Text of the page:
How to fragment peralkaline rhyolites: Observations on pumice using combined multi-scale 2D and 3D imaging

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dc.identifier.uri http://dx.doi.org/10.15488/1654
dc.identifier.uri http://www.repo.uni-hannover.de/handle/123456789/1679
dc.contributor.author Hughes, Ery C.
dc.contributor.author Neave, David A.
dc.contributor.author Dobson, Katherine J.
dc.contributor.author Withers, Philip J.
dc.contributor.author Edmonds, Marie
dc.date.accessioned 2017-06-21T06:56:18Z
dc.date.available 2017-06-21T06:56:18Z
dc.date.issued 2017
dc.identifier.citation Hughes, E.C.; Neave, D.A.; Dobson, K.J.; Withers, P.J.; Edmonds, M.: How to fragment peralkaline rhyolites: Observations on pumice using combined multi-scale 2D and 3D imaging. In: Journal of Volcanology and Geothermal Research 336 (2017), S. 179-191. DOI: https://doi.org/10.1016/j.jvolgeores.2017.02.020
dc.description.abstract Peralkaline rhyolites are volatile-rich magmas that typically erupt in continental rift settings. The high alkali and halogen content of these magmas results in viscosities two to three orders of magnitude lower than in calc-alkaline rhyolites. Unless extensive microlite crystallisation occurs, the calculated strain rates required for fragmentation are unrealistically high, yet peralkaline pumices from explosive eruptions of varying scales are commonly microlite-free. Here we present a combined 2D scanning electron microscopy and 3D X-ray microtomography study of peralkaline rhyolite vesicle textures designed to investigate fragmentation processes. Microlite-free peralkaline pumice textures from Pantelleria, Italy, strongly resemble those from calc-alkaline rhyolites on both macro and micro scales. These textures imply that the pumices fragmented in a brittle fashion and that their peralkaline chemistry had little direct effect on textural evolution during bubble nucleation and growth. We suggest that the observed pumice textures evolved in response to high decompression rates and that peralkaline rhyolite magmas can fragment when strain localisation and high bubble overpressures develop during rapid ascent. eng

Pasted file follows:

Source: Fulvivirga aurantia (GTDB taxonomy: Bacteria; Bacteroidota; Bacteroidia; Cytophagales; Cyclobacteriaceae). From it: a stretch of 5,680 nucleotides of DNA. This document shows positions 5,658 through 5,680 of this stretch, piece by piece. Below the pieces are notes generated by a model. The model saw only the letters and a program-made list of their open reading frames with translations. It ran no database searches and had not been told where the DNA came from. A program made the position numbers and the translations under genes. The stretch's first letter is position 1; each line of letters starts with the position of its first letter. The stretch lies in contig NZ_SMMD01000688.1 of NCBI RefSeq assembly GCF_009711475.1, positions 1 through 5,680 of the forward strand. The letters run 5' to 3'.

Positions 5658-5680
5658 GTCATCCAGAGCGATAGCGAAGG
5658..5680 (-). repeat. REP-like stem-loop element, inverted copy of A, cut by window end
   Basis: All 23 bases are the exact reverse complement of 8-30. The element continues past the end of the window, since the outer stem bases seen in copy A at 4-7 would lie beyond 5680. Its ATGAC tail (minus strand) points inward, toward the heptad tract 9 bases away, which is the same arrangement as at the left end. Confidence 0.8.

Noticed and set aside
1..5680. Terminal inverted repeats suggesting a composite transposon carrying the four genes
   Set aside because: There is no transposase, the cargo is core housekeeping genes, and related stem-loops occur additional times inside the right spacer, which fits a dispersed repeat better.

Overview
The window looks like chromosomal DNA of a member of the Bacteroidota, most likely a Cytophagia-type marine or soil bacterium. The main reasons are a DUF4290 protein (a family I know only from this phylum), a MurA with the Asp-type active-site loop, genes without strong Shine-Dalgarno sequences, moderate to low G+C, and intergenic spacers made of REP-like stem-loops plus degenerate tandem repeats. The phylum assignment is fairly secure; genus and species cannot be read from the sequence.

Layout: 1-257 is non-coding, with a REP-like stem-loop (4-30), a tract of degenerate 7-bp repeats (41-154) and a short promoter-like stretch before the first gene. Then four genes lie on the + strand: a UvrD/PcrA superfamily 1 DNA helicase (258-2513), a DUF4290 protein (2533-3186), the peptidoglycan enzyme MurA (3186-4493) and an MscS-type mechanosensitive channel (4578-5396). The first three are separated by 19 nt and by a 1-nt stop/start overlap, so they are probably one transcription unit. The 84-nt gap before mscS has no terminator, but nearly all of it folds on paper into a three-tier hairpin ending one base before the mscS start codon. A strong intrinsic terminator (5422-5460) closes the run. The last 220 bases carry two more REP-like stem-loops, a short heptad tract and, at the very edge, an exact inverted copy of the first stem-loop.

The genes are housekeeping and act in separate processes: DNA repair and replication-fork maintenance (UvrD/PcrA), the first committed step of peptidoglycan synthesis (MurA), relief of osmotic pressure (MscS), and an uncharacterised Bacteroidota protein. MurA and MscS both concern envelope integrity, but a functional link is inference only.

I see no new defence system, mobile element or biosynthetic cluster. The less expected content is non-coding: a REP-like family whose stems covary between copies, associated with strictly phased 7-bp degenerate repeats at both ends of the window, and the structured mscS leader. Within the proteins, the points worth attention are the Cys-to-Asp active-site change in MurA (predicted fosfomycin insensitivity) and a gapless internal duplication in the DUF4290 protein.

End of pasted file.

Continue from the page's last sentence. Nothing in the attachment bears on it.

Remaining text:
dc.description.sponsorship EPSRC/EP/F007906/1
dc.description.sponsorship EPSRC/EP/I02249X/1
dc.description.sponsorship EVOKES ERC 247076
dc.description.sponsorship NERC NE/M01687/1
dc.description.sponsorship Alexander von Humboldt Foundation
dc.language.iso eng
dc.publisher Amsterdam : Elsevier B.V.
dc.relation.ispartofseries Journal of Volcanology and Geothermal Research 336 (2017)
dc.rights CC BY 4.0 Unported
dc.rights.uri https://creativecommons.org/licenses/by/4.0/
dc.subject Fragmentation eng
dc.subject Peralkaline rhyolite eng
dc.subject Textural analysis eng
dc.subject X-ray microtromography eng
dc.subject Alkalinity eng
dc.subject Geologic models eng
dc.subject Scanning electron microscopy eng
dc.subject Strain rate eng
dc.subject Fragmentation eng
dc.subject Fragmentation process eng
dc.subject Peralkaline rhyolites eng
dc.subject Strain localisation eng
dc.subject Textural analysis eng
dc.subject Textural evolution eng
dc.subject Three orders of magnitude eng
dc.subject Volatile-rich magma eng
dc.subject Granite eng
dc.subject.ddc 550 | Geowissenschaften ger
dc.subject.ddc 551 | Geologie, Hydrologie, Meteorologie ger
dc.title How to fragment peralkaline rhyolites: Observations on pumice using combined multi-scale 2D and 3D imaging
dc.type article
dc.type Text
dc.relation.issn 0377-0273
dc.relation.doi https://doi.org/10.1016/j.jvolgeores.2017.02.020
dc.bibliographicCitation.volume 336
dc.bibliographicCitation.firstPage 179
dc.bibliographicCitation.lastPage 191
dc.description.version publishedVersion
tib.accessRights frei zug�nglich


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